Journey into Fear (1943)

When it’s on: Tuesday, 21 August (1.05 pm)
Channel: BBC2
IMDb Link

For me, one of the most interesting aspects of Orson Welles’s career in film is that it’s one big missed opportunity. We have one unimpeachable classic, several really fine works, many pictures suffering from budgetary restraints and, throughout, victims of the editor’s scissors. Just think what his legacy might have been like had he been appreciated at the time in the same way as we love his work now.

Take Journey into Fear, which like The Magnificent Ambersons was cut to such a swingeing extent that footage of the bigger picture simply cannot be found. Whilst Welles claimed to have played no part in the film beyond his supporting role and helping out in both production and script departments, one only has to watch Journey into Fear to see his presence all over it. His excuse was that he was mainly engaged in The Magnificent Ambersons and simply didn’t have the time for anything else, but it’s clear he put a lot into it, mainly working unpaid, in the evenings and in post-production. The scene most cited as having Welles’s signature is the thrilling finale on a dangerous high ledge, I think because it’s the film’s best known, but you get it also in the use of camera angles throughout the shooting, the then unconventional method of filming a character disembarking the ship from below, forcing the perspective of the man descending into peril. Another iconic bit of shooting comes in the opening scenes, the camera floating up into the apartment of a man who’s getting ready to leave. The character’s an assassin, an unlikely tub of lard who doesn’t speak during the film but plays the same record over and over, a disc that has obviously been played many times due to the number of scratches and jumps, something that doesn’t bother him as he goes about his business.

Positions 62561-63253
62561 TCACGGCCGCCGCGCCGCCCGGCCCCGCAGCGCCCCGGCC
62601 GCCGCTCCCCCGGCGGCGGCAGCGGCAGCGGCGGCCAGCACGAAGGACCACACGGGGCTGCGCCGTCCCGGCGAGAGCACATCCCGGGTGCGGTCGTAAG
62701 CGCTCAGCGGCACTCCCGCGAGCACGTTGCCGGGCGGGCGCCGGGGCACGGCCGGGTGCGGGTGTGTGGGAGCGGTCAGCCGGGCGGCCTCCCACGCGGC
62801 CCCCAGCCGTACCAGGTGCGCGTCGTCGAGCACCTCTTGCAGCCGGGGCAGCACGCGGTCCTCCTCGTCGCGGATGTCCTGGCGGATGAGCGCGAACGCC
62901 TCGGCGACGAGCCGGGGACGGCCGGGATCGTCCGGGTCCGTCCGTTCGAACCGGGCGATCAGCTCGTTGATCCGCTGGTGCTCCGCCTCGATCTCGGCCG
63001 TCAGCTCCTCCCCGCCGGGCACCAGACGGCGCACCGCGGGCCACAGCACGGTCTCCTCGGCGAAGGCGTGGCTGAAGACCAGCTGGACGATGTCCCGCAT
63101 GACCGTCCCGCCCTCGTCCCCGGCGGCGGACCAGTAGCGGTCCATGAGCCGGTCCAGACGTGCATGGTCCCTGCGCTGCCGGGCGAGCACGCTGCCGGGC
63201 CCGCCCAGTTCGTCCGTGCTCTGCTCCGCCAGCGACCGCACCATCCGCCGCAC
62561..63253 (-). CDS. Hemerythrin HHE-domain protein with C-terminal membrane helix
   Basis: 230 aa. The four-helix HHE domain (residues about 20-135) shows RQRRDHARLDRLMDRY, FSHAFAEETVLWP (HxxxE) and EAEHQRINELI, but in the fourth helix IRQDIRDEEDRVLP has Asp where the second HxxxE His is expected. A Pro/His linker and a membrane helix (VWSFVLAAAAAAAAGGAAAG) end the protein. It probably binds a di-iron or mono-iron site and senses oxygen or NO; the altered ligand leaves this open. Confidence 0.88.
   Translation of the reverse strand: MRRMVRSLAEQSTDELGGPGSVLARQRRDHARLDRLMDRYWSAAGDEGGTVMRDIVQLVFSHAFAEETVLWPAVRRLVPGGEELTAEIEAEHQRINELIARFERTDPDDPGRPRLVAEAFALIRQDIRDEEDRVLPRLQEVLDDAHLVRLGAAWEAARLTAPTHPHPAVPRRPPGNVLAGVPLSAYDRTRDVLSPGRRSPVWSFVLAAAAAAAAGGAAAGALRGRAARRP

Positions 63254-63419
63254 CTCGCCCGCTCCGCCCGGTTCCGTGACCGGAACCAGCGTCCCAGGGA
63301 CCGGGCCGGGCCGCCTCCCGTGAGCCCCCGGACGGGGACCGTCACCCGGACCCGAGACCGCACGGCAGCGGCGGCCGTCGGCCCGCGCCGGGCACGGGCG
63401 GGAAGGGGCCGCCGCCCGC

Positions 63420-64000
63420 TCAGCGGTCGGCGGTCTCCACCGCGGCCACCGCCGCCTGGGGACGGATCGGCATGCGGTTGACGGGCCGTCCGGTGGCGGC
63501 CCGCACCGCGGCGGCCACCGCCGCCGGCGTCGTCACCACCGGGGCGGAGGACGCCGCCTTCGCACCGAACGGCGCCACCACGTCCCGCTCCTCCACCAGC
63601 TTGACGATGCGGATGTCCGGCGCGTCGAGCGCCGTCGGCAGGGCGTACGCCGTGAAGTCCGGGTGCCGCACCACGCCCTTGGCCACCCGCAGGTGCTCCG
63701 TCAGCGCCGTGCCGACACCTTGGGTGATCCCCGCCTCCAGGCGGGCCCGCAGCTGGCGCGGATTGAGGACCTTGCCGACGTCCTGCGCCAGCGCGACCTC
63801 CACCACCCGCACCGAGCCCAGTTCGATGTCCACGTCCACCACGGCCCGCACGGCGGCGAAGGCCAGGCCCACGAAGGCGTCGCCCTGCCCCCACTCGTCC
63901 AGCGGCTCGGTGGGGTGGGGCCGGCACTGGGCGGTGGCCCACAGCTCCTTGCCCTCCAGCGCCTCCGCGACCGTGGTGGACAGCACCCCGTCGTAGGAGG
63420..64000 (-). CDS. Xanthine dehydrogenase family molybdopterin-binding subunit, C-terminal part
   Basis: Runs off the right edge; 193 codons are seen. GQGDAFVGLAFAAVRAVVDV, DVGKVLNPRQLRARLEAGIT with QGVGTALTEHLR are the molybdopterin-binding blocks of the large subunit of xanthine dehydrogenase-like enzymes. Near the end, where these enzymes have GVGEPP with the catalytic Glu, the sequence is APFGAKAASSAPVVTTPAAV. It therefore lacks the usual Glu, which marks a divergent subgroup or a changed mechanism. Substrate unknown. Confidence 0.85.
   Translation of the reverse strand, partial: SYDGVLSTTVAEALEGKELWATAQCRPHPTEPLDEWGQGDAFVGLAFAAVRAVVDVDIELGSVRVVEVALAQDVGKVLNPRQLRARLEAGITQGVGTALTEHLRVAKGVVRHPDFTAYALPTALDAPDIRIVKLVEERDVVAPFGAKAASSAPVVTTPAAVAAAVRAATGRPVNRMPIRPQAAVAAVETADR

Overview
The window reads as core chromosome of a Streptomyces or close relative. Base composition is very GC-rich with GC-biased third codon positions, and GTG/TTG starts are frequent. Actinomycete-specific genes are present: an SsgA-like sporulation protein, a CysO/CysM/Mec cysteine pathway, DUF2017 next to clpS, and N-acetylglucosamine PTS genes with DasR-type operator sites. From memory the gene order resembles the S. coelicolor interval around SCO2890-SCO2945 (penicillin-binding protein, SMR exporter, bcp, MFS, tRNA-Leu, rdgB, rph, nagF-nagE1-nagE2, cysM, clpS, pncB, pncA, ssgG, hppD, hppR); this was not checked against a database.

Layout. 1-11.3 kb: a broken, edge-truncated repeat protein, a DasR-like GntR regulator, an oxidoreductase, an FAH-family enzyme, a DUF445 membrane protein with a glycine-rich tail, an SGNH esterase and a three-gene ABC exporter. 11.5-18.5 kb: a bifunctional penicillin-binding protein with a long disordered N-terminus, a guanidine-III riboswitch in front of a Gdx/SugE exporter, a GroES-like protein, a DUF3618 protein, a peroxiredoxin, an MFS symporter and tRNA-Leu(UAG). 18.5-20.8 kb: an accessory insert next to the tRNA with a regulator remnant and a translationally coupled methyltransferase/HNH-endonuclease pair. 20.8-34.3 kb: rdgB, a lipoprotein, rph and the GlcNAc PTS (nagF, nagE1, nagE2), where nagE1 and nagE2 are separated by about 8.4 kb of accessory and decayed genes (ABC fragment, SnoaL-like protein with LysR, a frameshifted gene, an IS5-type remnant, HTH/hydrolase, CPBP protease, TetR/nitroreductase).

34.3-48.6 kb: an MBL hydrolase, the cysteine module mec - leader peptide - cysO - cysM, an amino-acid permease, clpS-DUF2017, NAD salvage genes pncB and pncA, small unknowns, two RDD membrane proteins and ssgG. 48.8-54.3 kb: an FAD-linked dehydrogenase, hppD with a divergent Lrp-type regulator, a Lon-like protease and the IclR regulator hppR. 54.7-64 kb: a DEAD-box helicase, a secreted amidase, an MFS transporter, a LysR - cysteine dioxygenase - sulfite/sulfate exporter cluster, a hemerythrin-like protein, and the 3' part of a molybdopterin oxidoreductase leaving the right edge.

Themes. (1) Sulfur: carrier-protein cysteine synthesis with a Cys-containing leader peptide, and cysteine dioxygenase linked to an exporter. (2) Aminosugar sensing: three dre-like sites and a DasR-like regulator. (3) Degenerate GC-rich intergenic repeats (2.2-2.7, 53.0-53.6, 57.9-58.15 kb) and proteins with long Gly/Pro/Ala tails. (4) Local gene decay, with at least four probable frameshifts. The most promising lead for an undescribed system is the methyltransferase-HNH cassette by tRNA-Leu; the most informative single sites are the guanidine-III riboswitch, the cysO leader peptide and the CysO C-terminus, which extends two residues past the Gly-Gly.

Otherwise, Journey into Fear is credited to Norman Foster, one of those reliable B-movie helmers whose extensive list of credits include a number of Mr Moto and Charlie Chan flicks. Joseph Cotten, also the film’s star, gets the main script writing credit, though Welles had a hand in this also as the pair adapted an Eric Ambler novel for the screen. Journey into Fear clocks in at around the 69 minute mark, satisfying RKO’s demand for a B quickie, and there’s an awful lot packed into the economical running time, but what’s fascinating are the clear signs of a longer and fuller picture. The film’s set in contemporary Turkey. Cotten plays Howard Graham, an American arms engineer who finds himself the target of Nazi agents. To keep him alive, he’s packed onto a ramshackle freighter without his wife but in the company of exotic dancer Josette (Dolores Del Rio). Graham’s neither happy about being separated from his wife, nor clear about what’s going on, indeed Cotten plays essentially the same character as in The Third Man, the near hapless man abroad, picking up on clues and titbits about what’s happening to him and relying – not always correctly – on his instincts for much of the time. What he does know is that the tubby silent man (played by Welles’s real life business manager, Jack Moss) has been hired to kill him, and when he turns up on the boat, trailing Graham  incessantly, danger is never far behind.